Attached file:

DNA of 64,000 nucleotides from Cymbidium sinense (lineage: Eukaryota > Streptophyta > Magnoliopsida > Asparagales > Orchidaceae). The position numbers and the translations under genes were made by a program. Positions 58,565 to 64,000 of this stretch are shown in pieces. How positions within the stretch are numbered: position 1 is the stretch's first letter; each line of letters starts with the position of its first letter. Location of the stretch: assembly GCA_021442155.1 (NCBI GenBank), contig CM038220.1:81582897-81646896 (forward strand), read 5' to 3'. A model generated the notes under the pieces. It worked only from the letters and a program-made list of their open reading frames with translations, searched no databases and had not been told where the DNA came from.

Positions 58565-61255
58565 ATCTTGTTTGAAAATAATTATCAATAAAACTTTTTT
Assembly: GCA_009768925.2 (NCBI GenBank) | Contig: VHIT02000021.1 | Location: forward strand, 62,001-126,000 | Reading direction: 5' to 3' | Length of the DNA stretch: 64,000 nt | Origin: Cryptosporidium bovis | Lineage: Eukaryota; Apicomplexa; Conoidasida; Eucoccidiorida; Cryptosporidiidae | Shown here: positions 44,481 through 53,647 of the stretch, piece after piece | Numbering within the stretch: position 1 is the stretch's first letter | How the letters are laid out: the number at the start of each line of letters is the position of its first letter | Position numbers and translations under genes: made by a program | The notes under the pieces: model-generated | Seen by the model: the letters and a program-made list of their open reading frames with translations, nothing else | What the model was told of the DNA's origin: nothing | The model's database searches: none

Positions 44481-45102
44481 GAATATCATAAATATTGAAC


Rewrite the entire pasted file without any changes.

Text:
DNA of 64,000 nucleotides from Cymbidium sinense (lineage: Eukaryota > Streptophyta > Magnoliopsida > Asparagales > Orchidaceae). The position numbers and the translations under genes were made by a program. Positions 58,565 to 64,000 of this stretch are shown in pieces. How positions within the stretch are numbered: position 1 is the stretch's first letter; each line of letters starts with the position of its first letter. Location of the stretch: assembly GCA_021442155.1 (NCBI GenBank), contig CM038220.1:81582897-81646896 (forward strand), read 5' to 3'. A model generated the notes under the pieces. It worked only from the letters and a program-made list of their open reading frames with translations, searched no databases and had not been told where the DNA came from.

Positions 58565-61255
58565 ATCTTGTTTGAAAATAATTATCAATAAAACTTTTTT
Assembly: GCA_009768925.2 (NCBI GenBank) | Contig: VHIT02000021.1 | Location: forward strand, 62,001-126,000 | Reading direction: 5' to 3' | Length of the DNA stretch: 64,000 nt | Origin: Cryptosporidium bovis | Lineage: Eukaryota; Apicomplexa; Conoidasida; Eucoccidiorida; Cryptosporidiidae | Shown here: positions 44,481 through 53,647 of the stretch, piece after piece | Numbering within the stretch: position 1 is the stretch's first letter | How the letters are laid out: the number at the start of each line of letters is the position of its first letter | Position numbers and translations under genes: made by a program | The notes under the pieces: model-generated | Seen by the model: the letters and a program-made list of their open reading frames with translations, nothing else | What the model was told of the DNA's origin: nothing | The model's database searches: none

Positions 44481-45102
44481 GAATATCATAAATATTGAAC